Tag Archives: bad behavior

Do Retailers Offer What We Want During Holiday Shopping?

25 Nov

Predictions for the 2015 holiday shopping season are rather conservative, as a lot of consumers (both in the United States and globally) remain rather tight-fisted with their spending. Despite the improving economy, many people are not overly optimistic about the future.

As Retail TouchPoints notes, retailers will also share some responsibility if their holiday 2015 revenues fail to reach their expectations:

“Recent research indicates that the holidays bring significant mismatches between what consumers want and what retailers are able (or willing) to provide. Although 60% of consumers report that the availability of buy online/pick up in-store will affect where they shop — and an even higher percentage (72%) of consumers want to be able to buy online/return in-store — only 25% of retailers offer these services. And while two-thirds of consumers find online product recommendations helpful, a scant 16% of retailers expect a high ROI from this functionality.”

“See where retailers successfully play Santa, and where they fall into the role of Grinch, with this infographic from Listrak.”



What Do Americans Shoplift Most Often?

11 Nov

Shoplifting in retail stores accounts for billions and billions of dollars around the globe. In the United States alone, annual shoplifting losses amount to $13+ billion.

Take a look at this NEW  YouTube video from the Wall Street Journal to see what items are shoplifted most frequently in the United States.


Know More About Copyright Violations

24 Sep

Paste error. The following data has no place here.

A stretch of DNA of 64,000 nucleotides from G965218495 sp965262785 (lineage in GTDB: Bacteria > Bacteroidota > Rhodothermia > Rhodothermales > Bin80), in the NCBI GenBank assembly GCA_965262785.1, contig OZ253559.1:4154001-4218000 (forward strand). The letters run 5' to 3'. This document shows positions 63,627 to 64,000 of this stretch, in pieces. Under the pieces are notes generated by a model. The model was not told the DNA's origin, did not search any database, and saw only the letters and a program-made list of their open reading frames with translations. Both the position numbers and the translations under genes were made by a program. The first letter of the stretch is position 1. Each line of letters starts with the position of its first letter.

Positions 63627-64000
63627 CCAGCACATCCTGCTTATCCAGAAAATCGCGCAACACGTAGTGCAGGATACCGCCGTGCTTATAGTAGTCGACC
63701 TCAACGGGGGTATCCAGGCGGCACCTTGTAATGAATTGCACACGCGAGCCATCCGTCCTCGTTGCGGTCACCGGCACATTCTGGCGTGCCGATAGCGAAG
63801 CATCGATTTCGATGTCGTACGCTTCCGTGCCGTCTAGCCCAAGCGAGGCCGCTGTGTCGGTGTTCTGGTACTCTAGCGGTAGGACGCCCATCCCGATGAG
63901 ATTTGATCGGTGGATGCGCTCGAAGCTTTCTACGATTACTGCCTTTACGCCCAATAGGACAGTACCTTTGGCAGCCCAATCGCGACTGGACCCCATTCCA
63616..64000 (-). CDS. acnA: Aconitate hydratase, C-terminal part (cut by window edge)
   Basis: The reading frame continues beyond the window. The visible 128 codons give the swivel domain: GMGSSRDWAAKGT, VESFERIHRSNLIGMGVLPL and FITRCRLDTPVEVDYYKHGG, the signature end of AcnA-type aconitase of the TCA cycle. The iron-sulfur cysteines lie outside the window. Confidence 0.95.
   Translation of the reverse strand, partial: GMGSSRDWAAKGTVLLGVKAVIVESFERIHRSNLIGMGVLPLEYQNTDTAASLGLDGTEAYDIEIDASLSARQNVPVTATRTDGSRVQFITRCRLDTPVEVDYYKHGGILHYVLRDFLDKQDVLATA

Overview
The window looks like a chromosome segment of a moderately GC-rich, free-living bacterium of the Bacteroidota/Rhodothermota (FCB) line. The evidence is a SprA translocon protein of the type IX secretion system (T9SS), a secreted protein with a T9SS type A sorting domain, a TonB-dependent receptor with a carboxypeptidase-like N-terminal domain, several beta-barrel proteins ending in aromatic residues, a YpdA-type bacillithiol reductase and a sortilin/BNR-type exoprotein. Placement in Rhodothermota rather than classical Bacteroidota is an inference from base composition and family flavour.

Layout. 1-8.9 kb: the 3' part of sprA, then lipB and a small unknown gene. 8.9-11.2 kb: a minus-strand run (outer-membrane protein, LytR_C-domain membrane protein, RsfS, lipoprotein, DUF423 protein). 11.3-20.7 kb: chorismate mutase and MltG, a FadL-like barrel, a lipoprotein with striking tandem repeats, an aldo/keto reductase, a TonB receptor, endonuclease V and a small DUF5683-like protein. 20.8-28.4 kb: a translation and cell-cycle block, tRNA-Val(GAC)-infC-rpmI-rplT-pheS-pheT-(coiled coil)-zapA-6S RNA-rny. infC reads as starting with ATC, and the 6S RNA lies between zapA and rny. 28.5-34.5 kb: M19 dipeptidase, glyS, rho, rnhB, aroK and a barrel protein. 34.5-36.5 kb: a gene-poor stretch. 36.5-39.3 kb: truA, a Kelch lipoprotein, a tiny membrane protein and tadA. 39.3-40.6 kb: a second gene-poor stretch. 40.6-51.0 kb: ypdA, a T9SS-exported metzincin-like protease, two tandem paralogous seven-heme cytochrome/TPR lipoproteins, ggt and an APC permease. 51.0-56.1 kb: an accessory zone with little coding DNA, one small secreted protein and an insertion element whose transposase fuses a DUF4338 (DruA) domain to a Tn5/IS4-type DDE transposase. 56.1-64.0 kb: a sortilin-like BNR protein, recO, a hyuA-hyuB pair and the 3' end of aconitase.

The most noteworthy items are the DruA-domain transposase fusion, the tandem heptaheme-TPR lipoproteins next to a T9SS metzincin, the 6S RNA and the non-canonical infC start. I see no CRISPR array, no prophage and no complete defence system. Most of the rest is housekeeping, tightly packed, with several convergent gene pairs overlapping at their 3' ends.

As we have noted before, copyright violations on the Internet are a big deal (for example, see 1, 2, 3) — and abuses abound where one site uses the copyrighted material of other sites without permission.

Recently, Intella Blog published some excellent commentary and an infographic on this topic:

“Giving credit to photographers for their work sounds like a simple process, but it can get pretty messy. And since posting copyright-infringing content can lead to the removal of your post or blog − or worse − a lawsuit, it’s better to be safe than sorry. Considering bloggers are financially liable for posting copyrighted images even if it was an accident, the first step is to recognize the different copyright labels and understand the Fair Use Doctrine (which allows copyrighted works to be used without permission to benefit the public). Don’t worry if you’re confused about copyrights, we’ve got you covered. This infographic details exactly how to search for approved images and how to properly attribute them.”


Copyright Infringement: Images You Can and Can’t Share on Your Blog


Being Ethical in Marketing Research

18 Sep

To quote from our textbook (Marketing in the 21st Century): “In any marketing situation, ethical behavior based on honest and proper conduct (‘what is right’ and ‘what is wrong’) should be followed. This applies both to situations involving company actions that affect the general public, employees, channel members, stockholders, and/or competitors and to situations involving company dealings with consumers. For each ethically questionable issue, the person considers alternative actions, makes a decision, and acts accordingly. He or she then faces the consequences, which affect future decisions.”